CAPE TOWN – Cape Town mayor Patricia de Lille has resigned from her dual role as leader of the Democratic Alliance in the Western Cape, the party confirmed on Monday.
De Lille has been mayor since 2011 and said she wanted to focus on this role. Her resignation takes effect on February 1.
DA leader Mmusi Maimane’s office said the position would be filled by the party’s deputy leader in the province, Human Settlements MEC Bonginkosi Madikizela, until a new leader was elected at a provincial congress later this year.
Cape Town mayor Patricia de Lille on Monday said she has resigned from her dual role as leader of the Democratic Alliance in the Western Cape to focus fully on running the city.
She will step down as provincial leader on Wednesday.
In her open resignation letter to DA leader Mmusi Maimane, De Lille described the party’s two-thirds majority in the City of Cape Town as a massive responsibility and said she wished to devote all her attention to implementing the city’s governance transformation plan.
“Taking Cape Town to the next level of government is an exciting prospect but one that will take all my time,” she wrote.
“The responsibility of a two thirds majority weighs heavily on me. This result is a massive endorsement of the DA’s record in government in Cape Town but it is also a massive responsibility.”
De Lille, who has been mayor since 2011, said she believed that a landslide election victory did not give a party a right to complacency, but rather a duty to exceed voters’ expectations.
“One cannot do the same things and expect to get different results. That is why, in order to improve our performance for all residents, we have embarked on implementing our Organisational Development and Transformation Plan, in accordance with Cape Town’s manifesto commitment to modernise and reform the government to improve service delivery.”
She stressed that the plan was focused on redress, reconciliation, delivery and diversity to create a city that offered opportunity to all its residents.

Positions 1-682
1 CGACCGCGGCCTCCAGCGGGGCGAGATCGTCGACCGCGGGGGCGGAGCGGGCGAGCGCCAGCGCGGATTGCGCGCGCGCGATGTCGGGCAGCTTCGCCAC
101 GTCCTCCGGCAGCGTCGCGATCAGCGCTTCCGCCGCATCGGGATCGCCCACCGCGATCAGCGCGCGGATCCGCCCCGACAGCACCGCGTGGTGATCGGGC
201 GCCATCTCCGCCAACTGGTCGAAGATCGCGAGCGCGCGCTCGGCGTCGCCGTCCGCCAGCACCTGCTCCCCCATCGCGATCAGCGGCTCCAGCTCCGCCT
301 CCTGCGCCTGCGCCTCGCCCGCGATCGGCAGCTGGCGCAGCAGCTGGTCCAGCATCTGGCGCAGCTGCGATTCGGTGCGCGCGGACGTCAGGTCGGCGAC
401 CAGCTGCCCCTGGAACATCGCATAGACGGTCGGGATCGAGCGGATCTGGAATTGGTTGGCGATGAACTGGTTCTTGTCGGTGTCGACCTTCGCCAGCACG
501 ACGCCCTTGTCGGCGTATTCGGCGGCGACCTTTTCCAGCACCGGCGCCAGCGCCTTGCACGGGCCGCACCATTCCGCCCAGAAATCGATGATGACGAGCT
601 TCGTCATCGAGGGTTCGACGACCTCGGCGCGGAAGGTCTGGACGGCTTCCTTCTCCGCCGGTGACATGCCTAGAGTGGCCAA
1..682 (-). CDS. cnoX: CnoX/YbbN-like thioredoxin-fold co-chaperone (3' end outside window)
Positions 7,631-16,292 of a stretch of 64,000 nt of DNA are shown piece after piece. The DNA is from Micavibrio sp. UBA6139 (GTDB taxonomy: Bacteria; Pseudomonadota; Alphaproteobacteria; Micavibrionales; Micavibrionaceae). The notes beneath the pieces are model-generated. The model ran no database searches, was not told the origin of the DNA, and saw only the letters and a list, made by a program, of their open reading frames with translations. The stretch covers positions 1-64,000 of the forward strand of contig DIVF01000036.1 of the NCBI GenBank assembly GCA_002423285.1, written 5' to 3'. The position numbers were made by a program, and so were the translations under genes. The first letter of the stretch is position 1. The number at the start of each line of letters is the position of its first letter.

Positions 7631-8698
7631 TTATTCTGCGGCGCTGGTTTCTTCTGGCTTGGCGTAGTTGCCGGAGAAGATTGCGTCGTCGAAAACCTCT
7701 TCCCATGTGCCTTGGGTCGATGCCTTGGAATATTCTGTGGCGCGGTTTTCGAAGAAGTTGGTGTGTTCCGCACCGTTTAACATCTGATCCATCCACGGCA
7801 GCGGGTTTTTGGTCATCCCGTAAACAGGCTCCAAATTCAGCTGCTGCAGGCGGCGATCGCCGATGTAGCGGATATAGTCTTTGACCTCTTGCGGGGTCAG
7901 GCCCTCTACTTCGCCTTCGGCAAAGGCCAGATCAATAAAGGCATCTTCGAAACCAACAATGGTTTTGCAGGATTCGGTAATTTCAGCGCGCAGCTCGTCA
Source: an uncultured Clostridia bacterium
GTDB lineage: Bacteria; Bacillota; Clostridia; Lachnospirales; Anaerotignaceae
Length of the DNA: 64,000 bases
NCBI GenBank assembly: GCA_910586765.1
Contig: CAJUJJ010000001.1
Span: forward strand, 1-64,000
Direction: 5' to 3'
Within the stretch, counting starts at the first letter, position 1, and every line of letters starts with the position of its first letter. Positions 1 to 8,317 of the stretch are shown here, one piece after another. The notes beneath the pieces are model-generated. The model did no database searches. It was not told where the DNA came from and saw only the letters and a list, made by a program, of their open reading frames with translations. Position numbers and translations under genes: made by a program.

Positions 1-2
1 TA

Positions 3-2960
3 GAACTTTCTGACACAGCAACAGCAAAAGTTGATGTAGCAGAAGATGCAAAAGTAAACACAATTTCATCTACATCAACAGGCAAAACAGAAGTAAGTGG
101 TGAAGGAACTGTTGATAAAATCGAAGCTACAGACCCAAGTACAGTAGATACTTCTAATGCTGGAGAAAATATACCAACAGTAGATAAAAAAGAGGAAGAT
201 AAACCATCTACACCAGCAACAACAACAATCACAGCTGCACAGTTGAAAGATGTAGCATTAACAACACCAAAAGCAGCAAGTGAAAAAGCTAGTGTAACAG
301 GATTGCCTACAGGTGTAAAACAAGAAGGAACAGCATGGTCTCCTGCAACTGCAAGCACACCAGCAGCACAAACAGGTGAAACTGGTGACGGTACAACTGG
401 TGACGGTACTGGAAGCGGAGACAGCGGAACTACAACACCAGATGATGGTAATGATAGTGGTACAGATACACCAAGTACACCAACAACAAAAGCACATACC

Maimane’s office said the position would be filled by the party’s deputy leader in the province, Human Settlements MEC Bonginkosi Madikizela, until a new leader was elected at a provincial congress later this year.
Party members on Monday said they were not surprised by De Lille’s decision, given the big responsibility of the two positions she has held and the need to reward the support of those who handed the DA a resounding mandate to run the city.
Maimane’s office signalled that it understood De Lille’s wish to concentrate fully on running Cape Town, in line with the party’s policy of growing its support base by governing well in the metros it controls in a bid to show voters it could run the country.
Maimane’s spokesman, Mabine Seabe, said given the DA’s strong majority in Cape Town, the governance of the city over the next two years was “essentially almost an audition for the 2019 the elections”.
He said Maimane had thanked De Lille for her leadership in the province and commended her “as a leader who leads from the front”. Maimane also described the DA’s improved performance in the province and city in the August 2016 government elections as “a direct result of her tireless campaigning”.
De Lille further said she believed the provincial DA leadership would benefit from fresh ideas from a new generation that could help the party increase its national support. She gave her whole-hearted support to Maimane, adding that she believed he was capable of leading the country.
She said she was particularly proud of Cape Town recently making the Financial Times’s list of the 30 cities with the best strategies on foreign direct investment, the only city in Africa to do so.
– African News Agency (ANA)